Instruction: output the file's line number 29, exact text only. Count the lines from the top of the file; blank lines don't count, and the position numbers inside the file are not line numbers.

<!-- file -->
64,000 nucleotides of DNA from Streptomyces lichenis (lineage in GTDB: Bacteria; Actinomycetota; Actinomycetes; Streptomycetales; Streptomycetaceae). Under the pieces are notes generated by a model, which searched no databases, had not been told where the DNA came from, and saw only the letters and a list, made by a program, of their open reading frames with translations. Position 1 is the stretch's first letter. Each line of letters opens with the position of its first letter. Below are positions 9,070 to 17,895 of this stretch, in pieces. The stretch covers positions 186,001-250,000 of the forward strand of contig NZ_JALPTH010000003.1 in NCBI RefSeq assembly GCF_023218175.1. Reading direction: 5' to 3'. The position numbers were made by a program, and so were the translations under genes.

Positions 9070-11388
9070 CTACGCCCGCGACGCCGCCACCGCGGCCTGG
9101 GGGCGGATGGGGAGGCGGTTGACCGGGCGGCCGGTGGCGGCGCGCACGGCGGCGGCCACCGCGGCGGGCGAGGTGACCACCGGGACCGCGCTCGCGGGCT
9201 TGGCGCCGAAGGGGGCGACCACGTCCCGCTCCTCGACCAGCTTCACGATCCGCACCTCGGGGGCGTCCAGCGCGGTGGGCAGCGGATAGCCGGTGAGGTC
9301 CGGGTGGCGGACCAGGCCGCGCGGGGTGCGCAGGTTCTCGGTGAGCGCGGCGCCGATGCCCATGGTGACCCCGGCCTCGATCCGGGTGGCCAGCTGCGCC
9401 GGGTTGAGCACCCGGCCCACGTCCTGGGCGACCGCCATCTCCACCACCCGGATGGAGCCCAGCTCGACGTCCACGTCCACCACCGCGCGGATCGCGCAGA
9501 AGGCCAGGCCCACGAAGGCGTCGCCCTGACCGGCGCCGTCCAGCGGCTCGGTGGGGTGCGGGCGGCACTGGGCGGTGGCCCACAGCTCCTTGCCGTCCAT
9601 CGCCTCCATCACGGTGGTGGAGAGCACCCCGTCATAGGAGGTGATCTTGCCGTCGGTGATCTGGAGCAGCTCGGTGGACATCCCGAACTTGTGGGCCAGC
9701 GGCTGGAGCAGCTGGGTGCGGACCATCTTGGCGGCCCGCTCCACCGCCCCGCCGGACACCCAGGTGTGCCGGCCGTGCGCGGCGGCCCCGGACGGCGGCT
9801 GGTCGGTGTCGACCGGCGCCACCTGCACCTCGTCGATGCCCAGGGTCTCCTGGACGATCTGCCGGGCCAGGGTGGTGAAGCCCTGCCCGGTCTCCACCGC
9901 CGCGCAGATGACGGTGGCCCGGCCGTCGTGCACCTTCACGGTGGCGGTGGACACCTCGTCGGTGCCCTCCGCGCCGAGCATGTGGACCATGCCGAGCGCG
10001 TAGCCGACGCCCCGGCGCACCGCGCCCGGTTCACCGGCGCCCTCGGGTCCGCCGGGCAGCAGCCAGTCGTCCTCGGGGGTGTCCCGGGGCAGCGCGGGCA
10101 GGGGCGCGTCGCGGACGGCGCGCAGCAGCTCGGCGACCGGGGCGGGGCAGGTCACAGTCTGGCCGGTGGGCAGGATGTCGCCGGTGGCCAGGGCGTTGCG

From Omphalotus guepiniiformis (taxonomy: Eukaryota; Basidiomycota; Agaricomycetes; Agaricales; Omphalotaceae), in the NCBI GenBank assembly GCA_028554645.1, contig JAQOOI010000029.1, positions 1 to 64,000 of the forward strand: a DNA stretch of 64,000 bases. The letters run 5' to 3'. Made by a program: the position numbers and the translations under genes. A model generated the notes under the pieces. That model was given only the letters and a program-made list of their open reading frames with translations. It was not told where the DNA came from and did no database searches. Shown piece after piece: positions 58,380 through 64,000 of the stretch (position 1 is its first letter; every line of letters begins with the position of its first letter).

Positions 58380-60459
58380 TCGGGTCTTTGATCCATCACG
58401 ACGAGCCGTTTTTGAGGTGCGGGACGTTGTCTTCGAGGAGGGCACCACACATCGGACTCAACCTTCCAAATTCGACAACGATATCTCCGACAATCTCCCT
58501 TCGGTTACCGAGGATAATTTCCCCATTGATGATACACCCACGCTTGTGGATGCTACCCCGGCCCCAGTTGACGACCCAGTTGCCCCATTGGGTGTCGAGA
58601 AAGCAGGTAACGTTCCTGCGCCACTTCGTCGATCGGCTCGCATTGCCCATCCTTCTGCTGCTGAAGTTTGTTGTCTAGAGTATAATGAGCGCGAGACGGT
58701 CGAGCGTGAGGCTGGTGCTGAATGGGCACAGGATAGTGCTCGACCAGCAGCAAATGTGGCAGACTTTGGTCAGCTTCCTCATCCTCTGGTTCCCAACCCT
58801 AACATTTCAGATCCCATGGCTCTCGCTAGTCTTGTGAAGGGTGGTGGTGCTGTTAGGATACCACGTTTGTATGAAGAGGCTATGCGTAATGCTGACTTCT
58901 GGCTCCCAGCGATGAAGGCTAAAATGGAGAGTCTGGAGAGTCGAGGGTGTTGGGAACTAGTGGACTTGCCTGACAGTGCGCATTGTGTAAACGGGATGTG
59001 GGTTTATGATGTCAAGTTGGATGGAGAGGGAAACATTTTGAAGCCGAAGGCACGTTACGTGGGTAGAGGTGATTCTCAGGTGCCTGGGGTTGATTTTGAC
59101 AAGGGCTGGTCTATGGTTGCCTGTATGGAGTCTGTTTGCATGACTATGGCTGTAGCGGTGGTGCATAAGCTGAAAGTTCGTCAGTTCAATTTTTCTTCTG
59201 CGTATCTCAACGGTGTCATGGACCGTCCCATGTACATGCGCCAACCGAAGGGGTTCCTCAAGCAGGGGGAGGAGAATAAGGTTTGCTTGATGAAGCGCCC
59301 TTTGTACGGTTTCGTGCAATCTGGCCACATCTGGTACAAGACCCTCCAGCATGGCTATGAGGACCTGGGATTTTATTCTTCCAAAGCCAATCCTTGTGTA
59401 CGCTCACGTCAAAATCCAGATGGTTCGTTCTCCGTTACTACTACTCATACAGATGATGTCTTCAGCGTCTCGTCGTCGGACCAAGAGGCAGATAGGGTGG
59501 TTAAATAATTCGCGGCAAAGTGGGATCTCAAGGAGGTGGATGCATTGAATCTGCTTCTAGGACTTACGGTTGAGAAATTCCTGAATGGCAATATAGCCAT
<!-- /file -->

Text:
59501 TTAAATAATTCGCGGCAAAGTGGGATCTCAAGGAGGTGGATGCATTGAATCTGCTTCTAGGACTTACGGTTGAGAAATTCCTGAATGGCAATATAGCCAT